There may be no crying in baseball, but perhaps there should be in football.
In recent findings published by the American Psychological Association, college football players who were more emotionally expressive and exhibited physical affection toward their teammates were more likely to have a mental advantage on and off the field.
The study was based off of Tim Tebow’s teary interview after the Florida Gators lost to Alabama in the SEC Championship game, which ended his college career.
In one experiment, 150 college football players with an average age of 19 were randomly assigned to four groups to read different vignettes about “Jack” — a football player who cries after a football game. In the vignettes, Jack either sobs or tears up after his team loses or wins. The players in the experiment were mostly white and played for one of two teams, one from the NCAA Division II and the other at the National Association of Intercollegiate Athletics level.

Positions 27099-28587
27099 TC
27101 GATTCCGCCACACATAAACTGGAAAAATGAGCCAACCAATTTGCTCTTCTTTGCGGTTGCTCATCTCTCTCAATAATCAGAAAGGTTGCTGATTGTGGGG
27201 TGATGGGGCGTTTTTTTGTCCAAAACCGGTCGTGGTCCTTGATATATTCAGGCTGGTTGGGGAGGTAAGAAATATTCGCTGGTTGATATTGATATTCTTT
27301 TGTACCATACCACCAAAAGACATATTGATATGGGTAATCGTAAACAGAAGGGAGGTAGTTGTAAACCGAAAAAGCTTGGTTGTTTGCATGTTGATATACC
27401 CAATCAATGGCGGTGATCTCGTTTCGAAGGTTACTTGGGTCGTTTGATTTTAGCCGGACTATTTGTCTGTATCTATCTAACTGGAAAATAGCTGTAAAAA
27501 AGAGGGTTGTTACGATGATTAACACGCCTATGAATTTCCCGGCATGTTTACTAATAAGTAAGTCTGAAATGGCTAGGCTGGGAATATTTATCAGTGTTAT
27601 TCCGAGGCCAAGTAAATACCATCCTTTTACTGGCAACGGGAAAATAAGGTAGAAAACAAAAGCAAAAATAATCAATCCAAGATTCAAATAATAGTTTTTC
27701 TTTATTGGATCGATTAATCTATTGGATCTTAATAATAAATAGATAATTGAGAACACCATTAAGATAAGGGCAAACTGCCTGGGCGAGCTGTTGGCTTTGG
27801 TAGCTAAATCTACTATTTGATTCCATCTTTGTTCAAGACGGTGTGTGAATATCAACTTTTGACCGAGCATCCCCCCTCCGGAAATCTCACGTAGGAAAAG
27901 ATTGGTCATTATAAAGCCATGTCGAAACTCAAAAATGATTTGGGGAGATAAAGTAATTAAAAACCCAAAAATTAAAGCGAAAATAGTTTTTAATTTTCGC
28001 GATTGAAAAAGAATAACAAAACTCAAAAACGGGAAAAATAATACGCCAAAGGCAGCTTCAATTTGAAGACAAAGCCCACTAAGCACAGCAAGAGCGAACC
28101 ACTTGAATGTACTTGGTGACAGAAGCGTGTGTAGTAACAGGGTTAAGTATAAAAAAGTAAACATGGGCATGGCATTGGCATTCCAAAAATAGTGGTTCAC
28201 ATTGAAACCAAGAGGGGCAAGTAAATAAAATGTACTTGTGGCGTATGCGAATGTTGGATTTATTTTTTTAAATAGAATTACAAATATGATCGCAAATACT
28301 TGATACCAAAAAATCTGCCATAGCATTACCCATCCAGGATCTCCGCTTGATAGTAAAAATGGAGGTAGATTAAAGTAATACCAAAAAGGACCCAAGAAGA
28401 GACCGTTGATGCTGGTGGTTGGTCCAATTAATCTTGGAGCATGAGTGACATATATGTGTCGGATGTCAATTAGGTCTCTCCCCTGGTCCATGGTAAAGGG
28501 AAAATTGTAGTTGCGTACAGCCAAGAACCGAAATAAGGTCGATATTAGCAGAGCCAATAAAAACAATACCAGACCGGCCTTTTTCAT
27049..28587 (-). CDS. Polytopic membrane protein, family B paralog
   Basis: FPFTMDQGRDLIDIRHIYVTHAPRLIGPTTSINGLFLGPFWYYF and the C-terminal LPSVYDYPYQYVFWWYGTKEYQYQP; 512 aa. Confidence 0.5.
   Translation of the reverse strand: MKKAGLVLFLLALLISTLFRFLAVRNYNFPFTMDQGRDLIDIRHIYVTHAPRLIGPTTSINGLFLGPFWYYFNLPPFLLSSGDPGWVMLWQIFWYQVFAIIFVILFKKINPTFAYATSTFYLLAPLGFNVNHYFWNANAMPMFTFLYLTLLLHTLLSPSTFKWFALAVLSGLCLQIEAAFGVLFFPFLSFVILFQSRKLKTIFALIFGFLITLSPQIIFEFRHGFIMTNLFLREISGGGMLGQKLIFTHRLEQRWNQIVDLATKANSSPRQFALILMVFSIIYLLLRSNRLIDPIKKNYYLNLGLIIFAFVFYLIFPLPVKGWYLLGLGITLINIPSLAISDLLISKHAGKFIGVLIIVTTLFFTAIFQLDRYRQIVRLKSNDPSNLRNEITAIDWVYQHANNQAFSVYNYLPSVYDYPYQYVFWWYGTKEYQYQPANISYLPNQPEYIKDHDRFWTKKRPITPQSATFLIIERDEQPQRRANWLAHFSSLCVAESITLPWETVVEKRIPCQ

Those who read about Jack tearing up after losing thought his behavior was appropriate, but drew the line at his sobbing. The players also said they were more likely to tear up than sob if they were in Jack’s situation. Players who read vignettes in which Jack sobs after losing a game said his reaction was more typical among football players than the players who read that Jack sobs after his team won the game.
The study found players do feel pressure to conform to these gender roles. But players who were never affectionate toward their teammates were less satisfied with life. – APA
These findings were reported in a special section of Psychology of Men & Masculinity.